Thursday, June 22, 2006

Jazz Tracking

For those who enjoyed Andy Garcia’s The Lost City, there is good news. The soundtrack is now scheduled to drop on August 15th, from Univision Music Group. Music plays an integral role in the film. It is the soul of the Cuban people, and to dominate them, Castro must crush that spirit. The track listing is not yet available, but it should collect original music composed by Garcia, as well as classic tracks from a wide variety of Cuban music heard in the film. If you haven't seen it yet, don't despair. Magnolia will unspool it in more cities in the coming weeks.

Indeed, several films recently have been using instrumental jazz in their soundtracks to excellent effect. Bruce Woods’ The Door features an excellent soundtrack composed and improvised by Brian Citro and Charles Gorczynski, available at retailers with a strong commitment to independent music, or online here. Also, Three Days of Rain has a soundtrack CD out that also stands up well apart from the film. As it has to, since the film evidently played briefly at the Quad in New York (and who knows where else) late last year as part of a very limited run, with no DVD release announced, as of this time. The music at least is great. Bob Belden’s score brings to mind the lush orchestrations Gil Evans penned for Miles Davis. With guest soloists like Jason Moran and Joe Lovano, Three Days shows how effective instrumental jazz can be as soundtrack music.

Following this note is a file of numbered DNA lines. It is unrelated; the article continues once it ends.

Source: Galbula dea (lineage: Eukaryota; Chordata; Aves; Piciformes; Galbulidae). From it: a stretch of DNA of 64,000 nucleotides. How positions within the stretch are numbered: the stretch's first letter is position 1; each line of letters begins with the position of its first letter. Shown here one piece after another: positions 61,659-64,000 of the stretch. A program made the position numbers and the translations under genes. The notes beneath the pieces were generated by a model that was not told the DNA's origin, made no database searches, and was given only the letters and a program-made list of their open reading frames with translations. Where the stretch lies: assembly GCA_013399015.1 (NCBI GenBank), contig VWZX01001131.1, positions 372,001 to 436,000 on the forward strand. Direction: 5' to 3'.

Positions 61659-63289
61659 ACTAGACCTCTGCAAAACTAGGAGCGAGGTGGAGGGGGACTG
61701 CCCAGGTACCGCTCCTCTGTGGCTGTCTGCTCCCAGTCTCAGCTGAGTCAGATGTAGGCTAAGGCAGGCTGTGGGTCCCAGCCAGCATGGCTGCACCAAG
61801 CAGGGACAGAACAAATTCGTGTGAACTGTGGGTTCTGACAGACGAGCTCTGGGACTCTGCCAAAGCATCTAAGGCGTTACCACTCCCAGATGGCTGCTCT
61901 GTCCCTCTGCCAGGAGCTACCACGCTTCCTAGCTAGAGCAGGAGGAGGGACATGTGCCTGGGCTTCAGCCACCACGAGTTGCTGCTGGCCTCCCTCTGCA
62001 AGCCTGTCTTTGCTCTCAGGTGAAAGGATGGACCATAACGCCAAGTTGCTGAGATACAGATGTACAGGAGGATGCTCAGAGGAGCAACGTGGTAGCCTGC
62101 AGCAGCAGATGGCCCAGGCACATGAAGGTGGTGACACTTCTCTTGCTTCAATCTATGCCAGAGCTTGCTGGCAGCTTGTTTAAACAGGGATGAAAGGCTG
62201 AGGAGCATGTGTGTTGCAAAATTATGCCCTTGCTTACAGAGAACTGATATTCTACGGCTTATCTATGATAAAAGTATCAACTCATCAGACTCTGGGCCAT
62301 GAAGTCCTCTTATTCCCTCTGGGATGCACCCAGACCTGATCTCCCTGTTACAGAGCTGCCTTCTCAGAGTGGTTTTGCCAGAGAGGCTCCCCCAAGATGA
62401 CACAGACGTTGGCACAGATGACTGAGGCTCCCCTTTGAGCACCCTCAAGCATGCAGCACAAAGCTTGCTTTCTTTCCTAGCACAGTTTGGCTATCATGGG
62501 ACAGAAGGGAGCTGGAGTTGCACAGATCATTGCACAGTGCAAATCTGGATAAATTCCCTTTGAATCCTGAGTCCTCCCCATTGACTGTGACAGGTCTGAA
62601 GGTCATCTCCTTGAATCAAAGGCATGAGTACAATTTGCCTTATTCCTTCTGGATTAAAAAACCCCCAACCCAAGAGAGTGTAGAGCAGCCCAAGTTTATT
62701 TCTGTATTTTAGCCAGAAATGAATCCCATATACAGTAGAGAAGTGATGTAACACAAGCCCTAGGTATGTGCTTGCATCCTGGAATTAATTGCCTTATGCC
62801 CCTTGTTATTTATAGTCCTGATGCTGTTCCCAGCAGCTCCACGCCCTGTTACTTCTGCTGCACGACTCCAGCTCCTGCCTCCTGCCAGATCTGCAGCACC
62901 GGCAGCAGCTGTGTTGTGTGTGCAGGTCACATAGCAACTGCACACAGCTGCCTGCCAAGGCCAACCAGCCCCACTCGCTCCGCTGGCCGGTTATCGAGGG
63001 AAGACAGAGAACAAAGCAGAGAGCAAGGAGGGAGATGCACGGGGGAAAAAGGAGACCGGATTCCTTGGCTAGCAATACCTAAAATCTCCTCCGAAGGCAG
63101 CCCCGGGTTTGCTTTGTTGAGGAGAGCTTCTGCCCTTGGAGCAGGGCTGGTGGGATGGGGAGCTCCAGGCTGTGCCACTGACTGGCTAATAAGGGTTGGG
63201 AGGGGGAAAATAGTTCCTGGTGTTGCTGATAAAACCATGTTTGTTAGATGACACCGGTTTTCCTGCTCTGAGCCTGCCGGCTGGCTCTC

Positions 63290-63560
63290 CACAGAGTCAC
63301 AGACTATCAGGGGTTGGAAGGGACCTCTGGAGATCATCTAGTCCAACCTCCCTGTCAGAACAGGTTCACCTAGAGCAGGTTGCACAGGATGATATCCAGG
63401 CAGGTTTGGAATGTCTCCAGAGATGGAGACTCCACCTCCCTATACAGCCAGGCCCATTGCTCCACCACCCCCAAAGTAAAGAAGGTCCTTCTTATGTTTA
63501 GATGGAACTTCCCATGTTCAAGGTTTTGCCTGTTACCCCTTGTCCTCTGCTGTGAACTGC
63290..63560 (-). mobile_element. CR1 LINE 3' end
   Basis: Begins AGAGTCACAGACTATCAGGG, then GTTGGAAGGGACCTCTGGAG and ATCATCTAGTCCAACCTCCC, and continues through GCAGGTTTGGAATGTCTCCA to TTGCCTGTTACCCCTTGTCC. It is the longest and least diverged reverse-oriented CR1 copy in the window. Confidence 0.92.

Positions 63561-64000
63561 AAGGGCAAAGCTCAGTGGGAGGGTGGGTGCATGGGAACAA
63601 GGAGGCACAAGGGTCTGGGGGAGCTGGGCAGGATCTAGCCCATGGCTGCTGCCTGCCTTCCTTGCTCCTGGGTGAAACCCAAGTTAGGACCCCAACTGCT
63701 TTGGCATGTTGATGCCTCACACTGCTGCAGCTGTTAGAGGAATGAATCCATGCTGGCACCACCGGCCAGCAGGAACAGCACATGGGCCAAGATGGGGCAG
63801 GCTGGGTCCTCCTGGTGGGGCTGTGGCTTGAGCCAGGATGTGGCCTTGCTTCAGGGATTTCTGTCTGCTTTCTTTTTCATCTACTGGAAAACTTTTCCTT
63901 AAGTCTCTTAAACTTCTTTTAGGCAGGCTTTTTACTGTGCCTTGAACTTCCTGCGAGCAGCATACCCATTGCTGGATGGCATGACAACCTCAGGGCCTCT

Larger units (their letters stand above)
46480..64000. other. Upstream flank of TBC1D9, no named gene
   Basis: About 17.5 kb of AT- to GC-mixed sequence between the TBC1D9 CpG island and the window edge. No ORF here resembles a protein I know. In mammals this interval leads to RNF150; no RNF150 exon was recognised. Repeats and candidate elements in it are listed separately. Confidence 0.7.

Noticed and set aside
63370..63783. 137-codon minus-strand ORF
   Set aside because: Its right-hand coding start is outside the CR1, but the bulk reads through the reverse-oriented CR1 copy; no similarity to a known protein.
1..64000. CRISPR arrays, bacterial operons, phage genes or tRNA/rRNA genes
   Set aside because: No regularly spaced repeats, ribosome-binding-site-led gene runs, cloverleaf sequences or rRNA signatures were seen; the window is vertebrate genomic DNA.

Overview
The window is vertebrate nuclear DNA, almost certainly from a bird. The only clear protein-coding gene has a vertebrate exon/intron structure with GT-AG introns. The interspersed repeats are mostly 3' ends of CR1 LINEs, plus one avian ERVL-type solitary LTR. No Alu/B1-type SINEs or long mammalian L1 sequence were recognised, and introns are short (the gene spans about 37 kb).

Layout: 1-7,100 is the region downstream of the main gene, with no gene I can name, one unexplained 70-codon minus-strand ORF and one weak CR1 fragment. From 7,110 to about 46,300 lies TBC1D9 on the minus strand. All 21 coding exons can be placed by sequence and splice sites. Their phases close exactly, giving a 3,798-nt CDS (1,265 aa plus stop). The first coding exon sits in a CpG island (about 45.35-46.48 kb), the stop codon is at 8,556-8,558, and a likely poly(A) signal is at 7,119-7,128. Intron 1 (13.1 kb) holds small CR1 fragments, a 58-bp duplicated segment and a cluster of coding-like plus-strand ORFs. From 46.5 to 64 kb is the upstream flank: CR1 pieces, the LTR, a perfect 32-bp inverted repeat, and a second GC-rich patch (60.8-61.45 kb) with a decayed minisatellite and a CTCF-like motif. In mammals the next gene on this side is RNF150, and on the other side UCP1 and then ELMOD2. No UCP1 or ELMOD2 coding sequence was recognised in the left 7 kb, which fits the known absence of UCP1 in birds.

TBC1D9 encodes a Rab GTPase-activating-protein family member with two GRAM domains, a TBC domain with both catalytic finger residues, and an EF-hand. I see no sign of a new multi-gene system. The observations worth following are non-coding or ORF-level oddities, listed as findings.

Jazz has long had an uneasy relationship with film. However, jazz instrumentalists are particularly effective at expressing emotional ideas and conveying stories without words. Such collaboration can greatly strengthen the emotional impact of a film. The Lost City is a perfect example, where jazz expresses the human need for freedom, even in the face of the brutality and oppression of Fidel and Che.